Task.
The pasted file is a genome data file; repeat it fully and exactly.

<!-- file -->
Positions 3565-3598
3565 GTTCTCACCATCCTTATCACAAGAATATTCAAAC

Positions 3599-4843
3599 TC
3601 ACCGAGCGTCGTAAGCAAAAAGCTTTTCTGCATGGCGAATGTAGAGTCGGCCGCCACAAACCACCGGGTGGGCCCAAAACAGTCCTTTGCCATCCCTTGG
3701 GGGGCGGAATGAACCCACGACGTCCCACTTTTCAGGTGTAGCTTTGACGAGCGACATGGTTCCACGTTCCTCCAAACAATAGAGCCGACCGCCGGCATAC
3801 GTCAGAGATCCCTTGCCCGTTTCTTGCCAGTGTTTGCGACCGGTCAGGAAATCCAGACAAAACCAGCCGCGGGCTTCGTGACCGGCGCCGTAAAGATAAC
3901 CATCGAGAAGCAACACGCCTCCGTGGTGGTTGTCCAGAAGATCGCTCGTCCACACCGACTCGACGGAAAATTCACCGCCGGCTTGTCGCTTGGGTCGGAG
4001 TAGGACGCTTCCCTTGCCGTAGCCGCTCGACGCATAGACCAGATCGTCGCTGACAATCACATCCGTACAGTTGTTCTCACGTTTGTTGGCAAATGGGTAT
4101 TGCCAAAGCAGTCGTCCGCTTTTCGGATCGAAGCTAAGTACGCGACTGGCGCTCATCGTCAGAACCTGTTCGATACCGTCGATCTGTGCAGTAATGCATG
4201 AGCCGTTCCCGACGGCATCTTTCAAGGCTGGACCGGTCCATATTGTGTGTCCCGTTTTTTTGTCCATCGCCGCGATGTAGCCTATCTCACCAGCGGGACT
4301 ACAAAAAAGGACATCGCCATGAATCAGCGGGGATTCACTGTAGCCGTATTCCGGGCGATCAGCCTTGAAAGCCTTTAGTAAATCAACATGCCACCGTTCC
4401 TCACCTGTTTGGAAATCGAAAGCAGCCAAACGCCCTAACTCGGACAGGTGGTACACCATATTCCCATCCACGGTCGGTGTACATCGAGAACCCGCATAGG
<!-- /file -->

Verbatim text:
Positions 3565-3598
3565 GTTCTCACCATCCTTATCACAAGAATATTCAAAC

Positions 3599-4843
3599 TC
3601 ACCGAGCGTCGTAAGCAAAAAGCTTTTCTGCATGGCGAATGTAGAGTCGGCCGCCACAAACCACCGGGTGGGCCCAAAACAGTCCTTTGCCATCCCTTGG
3701 GGGGCGGAATGAACCCACGACGTCCCACTTTTCAGGTGTAGCTTTGACGAGCGACATGGTTCCACGTTCCTCCAAACAATAGAGCCGACCGCCGGCATAC
3801 GTCAGAGATCCCTTGCCCGTTTCTTGCCAGTGTTTGCGACCGGTCAGGAAATCCAGACAAAACCAGCCGCGGGCTTCGTGACCGGCGCCGTAAAGATAAC
3901 CATCGAGAAGCAACACGCCTCCGTGGTGGTTGTCCAGAAGATCGCTCGTCCACACCGACTCGACGGAAAATTCACCGCCGGCTTGTCGCTTGGGTCGGAG
4001 TAGGACGCTTCCCTTGCCGTAGCCGCTCGACGCATAGACCAGATCGTCGCTGACAATCACATCCGTACAGTTGTTCTCACGTTTGTTGGCAAATGGGTAT
4101 TGCCAAAGCAGTCGTCCGCTTTTCGGATCGAAGCTAAGTACGCGACTGGCGCTCATCGTCAGAACCTGTTCGATACCGTCGATCTGTGCAGTAATGCATG
4201 AGCCGTTCCCGACGGCATCTTTCAAGGCTGGACCGGTCCATATTGTGTGTCCCGTTTTTTTGTCCATCGCCGCGATGTAGCCTATCTCACCAGCGGGACT
4301 ACAAAAAAGGACATCGCCATGAATCAGCGGGGATTCACTGTAGCCGTATTCCGGGCGATCAGCCTTGAAAGCCTTTAGTAAATCAACATGCCACCGTTCC
4401 TCACCTGTTTGGAAATCGAAAGCAGCCAAACGCCCTAACTCGGACAGGTGGTACACCATATTCCCATCCACGGTCGGTGTACATCGAGAACCCGCATAGG